Monitoring contaminant concentrations in groundwater near closed municipal solid waste landfills requires long term monitoring program which can require significant investment for monitoring efforts. The groundwater monitoring data from a closed landfill in Florida was analyzed to reduce the monitoring efforts. The available groundwater monitoring data (collected over 20 years) were analyzed (i.e., type, concentration and detection level) to identify the trends in concentrations of contaminants and spatial mobility characteristics of groundwater (i.e., groundwater direction, retardation characteristics of contaminants, groundwater well depth, subsoil characteristics), to identify critical monitoring locations. Among the 7 groundwater monitoring well clusters (totaling 22 wells) in landfill, the data from two monitoring well clusters (totaling 7 wells) located along direction of groundwater flow showed similarities (the highest concentrations and same contaminants). These wells were used to assess the transport characteristics of the contaminants. Some parameters (e.g., iron, sodium, ammonia as N, chlorobenzene, 1,4-dichlorobenzene) showed decreasing trends in the groundwater due to soil absorption and retardation. Metals were retarded by ion exchange and their concentration increased by depth indicating soil reached breakthrough over time. Soil depth did not have a significant effect on the concentrations of volatile organic contaminants. Based on the analyses, selective groundwater monitoring modifications were developed for effective monitoring to acquire data from the most critical locations which may be impacted by leachate mobility. The adjustments in the sampling strategy reduced the amount of data collected by as much as 97.7% (i.e., total number of parameters monitored). Effective groundwater sampling strategies can save time, effort and monitoring costs while improving the quality of sample handling and data analyses for better utilization of post closure monitoring funds.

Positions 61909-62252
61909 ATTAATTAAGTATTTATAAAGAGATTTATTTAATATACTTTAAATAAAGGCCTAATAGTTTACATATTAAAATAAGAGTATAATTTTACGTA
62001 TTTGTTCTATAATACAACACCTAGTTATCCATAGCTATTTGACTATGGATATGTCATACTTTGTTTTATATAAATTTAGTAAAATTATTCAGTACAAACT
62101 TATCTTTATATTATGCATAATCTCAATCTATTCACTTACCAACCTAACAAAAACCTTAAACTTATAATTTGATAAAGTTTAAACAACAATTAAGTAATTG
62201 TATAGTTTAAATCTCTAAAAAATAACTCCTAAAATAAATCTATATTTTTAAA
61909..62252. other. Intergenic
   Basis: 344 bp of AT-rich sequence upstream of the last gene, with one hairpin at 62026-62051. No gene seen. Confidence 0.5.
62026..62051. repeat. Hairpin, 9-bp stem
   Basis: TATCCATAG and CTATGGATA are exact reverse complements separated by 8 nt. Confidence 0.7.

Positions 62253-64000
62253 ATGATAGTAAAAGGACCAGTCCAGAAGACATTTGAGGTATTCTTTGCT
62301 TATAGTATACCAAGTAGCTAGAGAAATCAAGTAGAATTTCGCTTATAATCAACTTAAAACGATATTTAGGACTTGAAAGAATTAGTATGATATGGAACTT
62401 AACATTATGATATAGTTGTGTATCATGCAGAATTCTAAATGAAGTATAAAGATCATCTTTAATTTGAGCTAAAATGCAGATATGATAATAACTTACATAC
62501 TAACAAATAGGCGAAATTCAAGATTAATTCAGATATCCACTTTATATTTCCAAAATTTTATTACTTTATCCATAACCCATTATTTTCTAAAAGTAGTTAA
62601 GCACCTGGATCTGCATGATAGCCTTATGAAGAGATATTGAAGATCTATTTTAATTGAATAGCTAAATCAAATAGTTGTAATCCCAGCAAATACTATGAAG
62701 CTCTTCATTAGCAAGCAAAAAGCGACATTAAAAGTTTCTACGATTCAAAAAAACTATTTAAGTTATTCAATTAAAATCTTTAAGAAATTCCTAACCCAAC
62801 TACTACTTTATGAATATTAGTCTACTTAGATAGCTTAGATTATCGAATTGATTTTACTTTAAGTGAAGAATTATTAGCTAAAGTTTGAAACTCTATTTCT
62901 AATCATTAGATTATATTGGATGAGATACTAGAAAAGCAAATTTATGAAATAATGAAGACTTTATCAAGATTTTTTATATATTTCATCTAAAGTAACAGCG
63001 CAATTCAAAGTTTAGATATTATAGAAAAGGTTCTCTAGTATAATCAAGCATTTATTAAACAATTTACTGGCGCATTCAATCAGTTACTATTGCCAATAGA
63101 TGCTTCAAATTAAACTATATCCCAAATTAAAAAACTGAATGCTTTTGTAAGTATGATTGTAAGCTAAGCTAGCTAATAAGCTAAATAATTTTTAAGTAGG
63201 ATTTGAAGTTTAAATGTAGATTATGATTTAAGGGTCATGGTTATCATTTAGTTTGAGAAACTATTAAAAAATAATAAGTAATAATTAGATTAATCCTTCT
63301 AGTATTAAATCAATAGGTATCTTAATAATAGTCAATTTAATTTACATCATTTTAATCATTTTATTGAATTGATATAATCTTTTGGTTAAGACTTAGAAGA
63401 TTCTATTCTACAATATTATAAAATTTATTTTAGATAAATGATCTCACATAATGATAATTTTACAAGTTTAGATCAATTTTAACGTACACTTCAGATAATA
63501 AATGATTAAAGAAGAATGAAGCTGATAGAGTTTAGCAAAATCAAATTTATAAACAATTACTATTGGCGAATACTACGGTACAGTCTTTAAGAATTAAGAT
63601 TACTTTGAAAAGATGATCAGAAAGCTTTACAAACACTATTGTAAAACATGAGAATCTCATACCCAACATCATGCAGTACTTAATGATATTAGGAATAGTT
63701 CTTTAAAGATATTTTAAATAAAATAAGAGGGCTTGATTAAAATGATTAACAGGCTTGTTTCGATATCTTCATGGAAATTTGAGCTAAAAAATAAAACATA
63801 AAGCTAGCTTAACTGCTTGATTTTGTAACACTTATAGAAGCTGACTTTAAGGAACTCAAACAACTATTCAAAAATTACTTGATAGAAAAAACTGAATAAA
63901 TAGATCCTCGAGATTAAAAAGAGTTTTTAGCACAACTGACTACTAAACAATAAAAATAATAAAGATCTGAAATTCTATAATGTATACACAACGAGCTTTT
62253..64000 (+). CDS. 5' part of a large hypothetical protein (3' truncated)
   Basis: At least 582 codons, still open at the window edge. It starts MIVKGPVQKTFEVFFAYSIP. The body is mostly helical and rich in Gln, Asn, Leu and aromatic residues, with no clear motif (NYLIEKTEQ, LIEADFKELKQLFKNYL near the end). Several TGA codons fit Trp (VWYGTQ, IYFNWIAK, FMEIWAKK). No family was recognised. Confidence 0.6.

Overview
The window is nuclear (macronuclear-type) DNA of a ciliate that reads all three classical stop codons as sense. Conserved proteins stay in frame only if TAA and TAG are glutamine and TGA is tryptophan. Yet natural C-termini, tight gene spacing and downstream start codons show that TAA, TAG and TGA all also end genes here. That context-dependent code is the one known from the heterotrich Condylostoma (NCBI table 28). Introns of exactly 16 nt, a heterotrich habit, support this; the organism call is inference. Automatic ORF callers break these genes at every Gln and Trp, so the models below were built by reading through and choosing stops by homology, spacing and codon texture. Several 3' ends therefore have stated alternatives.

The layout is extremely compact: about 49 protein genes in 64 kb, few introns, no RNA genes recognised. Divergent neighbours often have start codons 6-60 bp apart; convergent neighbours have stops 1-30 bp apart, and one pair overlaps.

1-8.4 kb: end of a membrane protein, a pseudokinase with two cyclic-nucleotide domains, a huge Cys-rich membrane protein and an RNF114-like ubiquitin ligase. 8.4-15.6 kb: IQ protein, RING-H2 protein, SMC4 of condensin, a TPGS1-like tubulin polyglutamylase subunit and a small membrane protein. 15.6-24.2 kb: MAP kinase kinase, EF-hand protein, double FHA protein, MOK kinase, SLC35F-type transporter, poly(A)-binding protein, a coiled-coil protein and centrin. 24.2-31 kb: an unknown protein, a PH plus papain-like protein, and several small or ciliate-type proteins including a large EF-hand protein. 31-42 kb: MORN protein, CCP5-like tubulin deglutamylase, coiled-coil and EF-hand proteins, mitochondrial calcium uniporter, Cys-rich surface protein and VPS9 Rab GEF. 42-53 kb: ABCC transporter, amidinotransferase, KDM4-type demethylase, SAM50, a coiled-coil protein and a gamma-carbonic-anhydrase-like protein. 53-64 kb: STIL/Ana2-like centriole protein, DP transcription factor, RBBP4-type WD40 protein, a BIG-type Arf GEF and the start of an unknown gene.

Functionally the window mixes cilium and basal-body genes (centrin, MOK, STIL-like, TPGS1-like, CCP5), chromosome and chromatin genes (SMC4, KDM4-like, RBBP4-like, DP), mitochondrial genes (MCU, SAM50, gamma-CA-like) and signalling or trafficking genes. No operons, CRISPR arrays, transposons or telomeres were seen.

Keywords: Closed municipal solid waste landfill; Groundwater monitoring; Metals; Mobility; Monitoring cost; Volatile organic carbons.
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